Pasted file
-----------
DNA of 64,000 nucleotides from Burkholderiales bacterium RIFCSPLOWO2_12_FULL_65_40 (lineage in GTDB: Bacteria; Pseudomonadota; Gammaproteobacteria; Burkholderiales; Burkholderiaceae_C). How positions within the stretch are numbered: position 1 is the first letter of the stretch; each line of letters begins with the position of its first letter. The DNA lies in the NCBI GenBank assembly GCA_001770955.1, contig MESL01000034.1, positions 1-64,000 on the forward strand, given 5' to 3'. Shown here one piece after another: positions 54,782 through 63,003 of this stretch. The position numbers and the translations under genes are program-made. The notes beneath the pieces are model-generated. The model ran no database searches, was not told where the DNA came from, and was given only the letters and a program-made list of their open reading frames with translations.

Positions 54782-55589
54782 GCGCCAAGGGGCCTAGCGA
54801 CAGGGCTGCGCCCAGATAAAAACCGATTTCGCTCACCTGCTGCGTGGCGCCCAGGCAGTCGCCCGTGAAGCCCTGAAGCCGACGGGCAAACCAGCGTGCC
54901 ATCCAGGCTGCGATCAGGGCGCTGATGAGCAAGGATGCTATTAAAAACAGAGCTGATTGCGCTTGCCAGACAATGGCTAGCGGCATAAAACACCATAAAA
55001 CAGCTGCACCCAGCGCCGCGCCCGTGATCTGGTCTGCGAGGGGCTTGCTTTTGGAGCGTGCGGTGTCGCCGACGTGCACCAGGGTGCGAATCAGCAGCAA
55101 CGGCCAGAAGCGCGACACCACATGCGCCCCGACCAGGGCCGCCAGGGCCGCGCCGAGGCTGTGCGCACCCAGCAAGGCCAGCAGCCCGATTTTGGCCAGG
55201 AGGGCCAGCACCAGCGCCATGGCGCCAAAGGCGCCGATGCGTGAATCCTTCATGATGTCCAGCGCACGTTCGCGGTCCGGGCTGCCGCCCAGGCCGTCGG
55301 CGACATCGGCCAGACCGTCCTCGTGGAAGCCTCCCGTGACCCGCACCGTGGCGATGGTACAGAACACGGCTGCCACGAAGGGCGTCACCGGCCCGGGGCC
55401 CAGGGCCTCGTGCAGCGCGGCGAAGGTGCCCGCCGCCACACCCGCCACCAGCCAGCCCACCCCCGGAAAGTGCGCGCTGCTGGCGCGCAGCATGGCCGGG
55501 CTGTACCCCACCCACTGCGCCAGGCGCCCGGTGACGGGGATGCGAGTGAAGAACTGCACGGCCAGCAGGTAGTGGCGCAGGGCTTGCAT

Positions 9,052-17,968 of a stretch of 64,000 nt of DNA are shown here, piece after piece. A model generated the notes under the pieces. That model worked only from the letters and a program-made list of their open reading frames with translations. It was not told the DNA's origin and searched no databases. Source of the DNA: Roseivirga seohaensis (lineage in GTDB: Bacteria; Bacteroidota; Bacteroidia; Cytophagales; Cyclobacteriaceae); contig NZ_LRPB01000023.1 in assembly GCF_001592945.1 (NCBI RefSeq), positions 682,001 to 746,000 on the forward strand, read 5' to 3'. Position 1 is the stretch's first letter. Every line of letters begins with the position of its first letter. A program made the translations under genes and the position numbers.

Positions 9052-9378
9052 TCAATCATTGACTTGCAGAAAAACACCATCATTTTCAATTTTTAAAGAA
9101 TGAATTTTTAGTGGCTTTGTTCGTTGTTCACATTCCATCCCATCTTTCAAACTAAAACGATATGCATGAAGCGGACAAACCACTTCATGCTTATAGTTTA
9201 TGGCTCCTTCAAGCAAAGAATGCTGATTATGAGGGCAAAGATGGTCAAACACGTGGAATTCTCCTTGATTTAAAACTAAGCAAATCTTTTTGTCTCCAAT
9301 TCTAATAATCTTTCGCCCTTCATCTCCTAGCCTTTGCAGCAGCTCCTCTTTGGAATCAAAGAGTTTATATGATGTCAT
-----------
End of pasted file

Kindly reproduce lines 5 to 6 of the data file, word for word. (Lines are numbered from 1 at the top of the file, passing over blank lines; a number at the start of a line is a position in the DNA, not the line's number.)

54901 ATCCAGGCTGCGATCAGGGCGCTGATGAGCAAGGATGCTATTAAAAACAGAGCTGATTGCGCTTGCCAGACAATGGCTAGCGGCATAAAACACCATAAAA
55001 CAGCTGCACCCAGCGCCGCGCCCGTGATCTGGTCTGCGAGGGGCTTGCTTTTGGAGCGTGCGGTGTCGCCGACGTGCACCAGGGTGCGAATCAGCAGCAA